28 independent from any testimony or statements required by the individual
(footnote continued)
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1 III. Plaintiff Will Not Be Prejudiced By The Stay


2 Plaintiff identifies no concrete or legitimate prejudice that she would suffer as a
3 result of a 90-day stay. She identifies no potential witnesses whose memories may
4 fade, costs she may incur or other concerns. Instead, Plaintiff cites her ability speak
5 freely about this matter. Yet this lawsuit has not stopped her ongoing media
6 campaign to tell her alleged story, including a March 25, 2018 appearance on 60
7 Minutes and an April 17, 2018 appearance on The View. Supp. Blakely Dec., Ex. 7.
8 Between the commencement of this action on March 6, 2018 and the date of this
9 reply, Plaintiff and Mr. Avenatti have appeared on no less than 55 national
10 televisions shows to tell her story. Id. Plaintiff also cites to the EC arbitration (which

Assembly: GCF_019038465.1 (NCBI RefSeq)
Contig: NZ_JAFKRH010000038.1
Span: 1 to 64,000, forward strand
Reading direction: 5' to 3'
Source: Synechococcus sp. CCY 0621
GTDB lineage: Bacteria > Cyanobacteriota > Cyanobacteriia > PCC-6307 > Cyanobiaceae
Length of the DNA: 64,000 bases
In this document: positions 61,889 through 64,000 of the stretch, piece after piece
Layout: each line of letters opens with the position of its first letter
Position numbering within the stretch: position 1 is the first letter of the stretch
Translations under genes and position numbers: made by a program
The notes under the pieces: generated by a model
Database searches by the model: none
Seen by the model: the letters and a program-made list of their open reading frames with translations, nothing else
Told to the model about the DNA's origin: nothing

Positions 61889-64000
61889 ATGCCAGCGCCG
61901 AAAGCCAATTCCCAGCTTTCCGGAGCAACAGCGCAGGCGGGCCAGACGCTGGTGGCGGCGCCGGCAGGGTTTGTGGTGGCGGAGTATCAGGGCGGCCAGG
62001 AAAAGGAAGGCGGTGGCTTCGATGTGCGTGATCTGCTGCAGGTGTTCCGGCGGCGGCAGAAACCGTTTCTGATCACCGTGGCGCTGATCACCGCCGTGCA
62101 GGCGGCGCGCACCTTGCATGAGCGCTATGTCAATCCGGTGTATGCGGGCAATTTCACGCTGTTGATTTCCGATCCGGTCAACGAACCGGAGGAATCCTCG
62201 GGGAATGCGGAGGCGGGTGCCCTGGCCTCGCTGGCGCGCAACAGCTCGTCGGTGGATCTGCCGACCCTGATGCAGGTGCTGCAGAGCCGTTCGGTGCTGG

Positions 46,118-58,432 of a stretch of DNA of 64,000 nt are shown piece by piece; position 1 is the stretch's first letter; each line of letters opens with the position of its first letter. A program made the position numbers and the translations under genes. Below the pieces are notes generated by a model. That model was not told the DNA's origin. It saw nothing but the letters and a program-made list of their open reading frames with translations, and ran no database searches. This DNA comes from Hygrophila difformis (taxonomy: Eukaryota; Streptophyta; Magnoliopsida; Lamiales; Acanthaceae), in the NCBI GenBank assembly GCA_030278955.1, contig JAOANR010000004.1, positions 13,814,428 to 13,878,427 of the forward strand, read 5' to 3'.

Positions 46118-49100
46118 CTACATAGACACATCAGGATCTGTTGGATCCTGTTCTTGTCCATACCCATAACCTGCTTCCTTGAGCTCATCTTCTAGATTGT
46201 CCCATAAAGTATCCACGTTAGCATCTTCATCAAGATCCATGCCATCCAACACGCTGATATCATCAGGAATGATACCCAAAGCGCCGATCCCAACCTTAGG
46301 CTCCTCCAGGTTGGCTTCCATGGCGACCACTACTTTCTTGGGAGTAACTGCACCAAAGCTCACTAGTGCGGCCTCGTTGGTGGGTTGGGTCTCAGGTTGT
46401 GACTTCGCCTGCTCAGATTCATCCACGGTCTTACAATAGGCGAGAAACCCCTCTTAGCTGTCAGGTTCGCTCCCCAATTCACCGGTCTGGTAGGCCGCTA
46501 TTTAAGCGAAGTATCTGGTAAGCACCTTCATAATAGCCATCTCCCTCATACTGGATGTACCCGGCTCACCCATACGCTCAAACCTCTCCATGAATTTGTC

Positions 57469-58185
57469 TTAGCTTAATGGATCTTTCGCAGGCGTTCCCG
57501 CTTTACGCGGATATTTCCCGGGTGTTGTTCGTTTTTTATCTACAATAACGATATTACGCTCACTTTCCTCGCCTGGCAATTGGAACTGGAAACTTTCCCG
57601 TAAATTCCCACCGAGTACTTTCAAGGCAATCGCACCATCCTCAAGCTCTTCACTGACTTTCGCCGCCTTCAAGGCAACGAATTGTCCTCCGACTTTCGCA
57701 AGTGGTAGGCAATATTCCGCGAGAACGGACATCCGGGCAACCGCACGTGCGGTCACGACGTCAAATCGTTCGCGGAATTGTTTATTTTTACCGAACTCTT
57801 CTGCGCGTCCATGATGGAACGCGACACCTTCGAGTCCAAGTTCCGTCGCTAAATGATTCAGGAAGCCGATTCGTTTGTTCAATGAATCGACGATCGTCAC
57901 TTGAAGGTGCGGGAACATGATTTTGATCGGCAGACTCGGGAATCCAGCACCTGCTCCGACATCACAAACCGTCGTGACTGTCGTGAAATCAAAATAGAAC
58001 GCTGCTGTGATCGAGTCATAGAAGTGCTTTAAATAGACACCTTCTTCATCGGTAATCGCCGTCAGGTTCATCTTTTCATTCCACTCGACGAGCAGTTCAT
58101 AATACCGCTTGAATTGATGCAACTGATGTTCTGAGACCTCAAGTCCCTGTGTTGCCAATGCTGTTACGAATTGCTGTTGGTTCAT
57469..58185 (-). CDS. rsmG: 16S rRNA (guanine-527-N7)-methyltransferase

11 was stayed on April 3, 2018), but is unable to articulate how a 90-day stay of this
12 action would prejudice her. Supp. Blakely Dec., ¶ 10. Indeed it would not. The
13 status of this action and the arbitration are not affecting Plaintiff’s decision to speak
14 publicly, and Plaintiff has not demonstrated how a stay will in any way impact her
15 current conduct.
16 Conversely, the prejudice Defendants will suffer if the stay is denied is
17 substantial, and far outweighs Plaintiff’s concerns. As detailed in Defendants’ initial
18 papers, there is a substantial risk they would be forced to defend themselves without